Middle-school money

Middle schoolers are ready to be included in appropriate family financial discussions about basic living expenses and savings goals. Wish lists can be swapped for goal charts, and you may want to offer to match your children's savings as an incentive to help them make a special purchase. Most kids this age enjoy the experience of running a garage sale where they can set prices, make change and bargain with customers. They'll have fun earning extra cash while you clear out space at home.

Teen finances

In the teen years, introduce savings certificates, bonds and securities as investments. You may even want to give your teens a small amount of money and let them choose how to invest for a short-term or long-term goal. Encourage teens to work part-time and help them open a student checking account that has a debit card, mobile access and low or no minimum balance or maintenance fees. Consider downloading a mobile financial app to help them track spending and savings. When tax time comes, let them fill out their own return with your supervision and guidance. No matter what the age, odds are kids would still rather play computer games than listen to you discuss money. Rather than get discouraged, introduce some fun financial apps and games. The experience kids gain through your efforts and a little help from technology will pave the way for a lifetime of financial savvy and success.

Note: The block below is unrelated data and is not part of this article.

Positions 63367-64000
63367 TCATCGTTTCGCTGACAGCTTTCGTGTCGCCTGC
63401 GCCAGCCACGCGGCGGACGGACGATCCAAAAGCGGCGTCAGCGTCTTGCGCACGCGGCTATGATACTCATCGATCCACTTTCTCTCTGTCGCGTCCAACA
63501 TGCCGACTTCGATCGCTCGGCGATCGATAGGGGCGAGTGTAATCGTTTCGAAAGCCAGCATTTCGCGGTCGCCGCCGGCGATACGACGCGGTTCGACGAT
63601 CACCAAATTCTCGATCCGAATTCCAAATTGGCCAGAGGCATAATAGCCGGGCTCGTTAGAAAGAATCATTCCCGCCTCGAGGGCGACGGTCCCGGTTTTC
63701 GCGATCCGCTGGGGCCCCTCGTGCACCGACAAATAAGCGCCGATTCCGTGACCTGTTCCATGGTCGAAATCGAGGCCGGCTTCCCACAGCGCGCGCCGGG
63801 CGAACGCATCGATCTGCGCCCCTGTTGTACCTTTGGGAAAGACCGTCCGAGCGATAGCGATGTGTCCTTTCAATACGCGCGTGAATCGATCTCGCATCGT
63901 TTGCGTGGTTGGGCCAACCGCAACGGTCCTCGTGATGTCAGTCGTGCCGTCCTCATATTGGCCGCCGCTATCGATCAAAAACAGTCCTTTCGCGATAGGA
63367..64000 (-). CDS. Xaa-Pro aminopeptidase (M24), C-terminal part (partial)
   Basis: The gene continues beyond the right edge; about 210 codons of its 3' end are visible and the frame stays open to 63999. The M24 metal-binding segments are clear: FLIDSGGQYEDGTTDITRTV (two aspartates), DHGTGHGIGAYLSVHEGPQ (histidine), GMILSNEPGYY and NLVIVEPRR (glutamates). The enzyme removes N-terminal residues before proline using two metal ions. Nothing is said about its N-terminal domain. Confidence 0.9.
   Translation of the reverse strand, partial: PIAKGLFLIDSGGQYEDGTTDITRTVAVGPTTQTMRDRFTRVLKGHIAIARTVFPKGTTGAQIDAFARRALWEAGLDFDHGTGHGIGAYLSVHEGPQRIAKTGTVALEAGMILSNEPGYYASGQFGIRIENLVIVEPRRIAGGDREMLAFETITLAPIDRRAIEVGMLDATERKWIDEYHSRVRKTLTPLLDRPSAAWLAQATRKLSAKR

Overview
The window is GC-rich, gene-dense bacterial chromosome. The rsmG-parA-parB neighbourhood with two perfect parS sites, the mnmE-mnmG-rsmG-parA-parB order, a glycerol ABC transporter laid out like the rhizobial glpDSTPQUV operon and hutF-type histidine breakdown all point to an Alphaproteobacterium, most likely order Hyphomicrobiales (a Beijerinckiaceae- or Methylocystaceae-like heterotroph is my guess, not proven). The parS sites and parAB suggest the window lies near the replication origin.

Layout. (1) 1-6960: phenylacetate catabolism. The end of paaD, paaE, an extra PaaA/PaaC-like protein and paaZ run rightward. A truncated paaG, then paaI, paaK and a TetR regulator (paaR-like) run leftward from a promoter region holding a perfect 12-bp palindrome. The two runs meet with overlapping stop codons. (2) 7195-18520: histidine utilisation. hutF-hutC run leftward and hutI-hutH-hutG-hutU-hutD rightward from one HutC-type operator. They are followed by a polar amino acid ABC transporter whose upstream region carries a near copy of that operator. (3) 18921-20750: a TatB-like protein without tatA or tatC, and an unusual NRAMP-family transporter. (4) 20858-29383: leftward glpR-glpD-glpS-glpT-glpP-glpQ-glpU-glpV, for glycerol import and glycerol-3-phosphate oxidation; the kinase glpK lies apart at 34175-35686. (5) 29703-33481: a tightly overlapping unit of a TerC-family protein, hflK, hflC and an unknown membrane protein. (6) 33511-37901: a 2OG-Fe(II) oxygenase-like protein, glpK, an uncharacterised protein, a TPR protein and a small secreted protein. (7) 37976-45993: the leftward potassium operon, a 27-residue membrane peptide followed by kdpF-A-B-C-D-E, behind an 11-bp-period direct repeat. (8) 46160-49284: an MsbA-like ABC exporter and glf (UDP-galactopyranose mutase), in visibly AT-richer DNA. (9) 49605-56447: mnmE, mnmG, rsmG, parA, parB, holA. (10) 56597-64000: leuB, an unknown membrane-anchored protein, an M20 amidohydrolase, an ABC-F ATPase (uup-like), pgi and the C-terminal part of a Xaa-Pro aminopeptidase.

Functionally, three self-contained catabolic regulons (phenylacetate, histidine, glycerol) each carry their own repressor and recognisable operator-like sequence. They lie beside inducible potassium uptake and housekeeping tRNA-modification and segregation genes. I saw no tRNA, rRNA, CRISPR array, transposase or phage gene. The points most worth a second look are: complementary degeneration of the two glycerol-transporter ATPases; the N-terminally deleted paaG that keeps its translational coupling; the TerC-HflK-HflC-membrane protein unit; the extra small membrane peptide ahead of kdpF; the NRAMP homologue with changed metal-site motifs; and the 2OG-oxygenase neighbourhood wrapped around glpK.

© Copyright 2016 NerdWallet, Inc. All Rights Reserved

Wednesday, August 16, 2017

Are Checks Obsolete?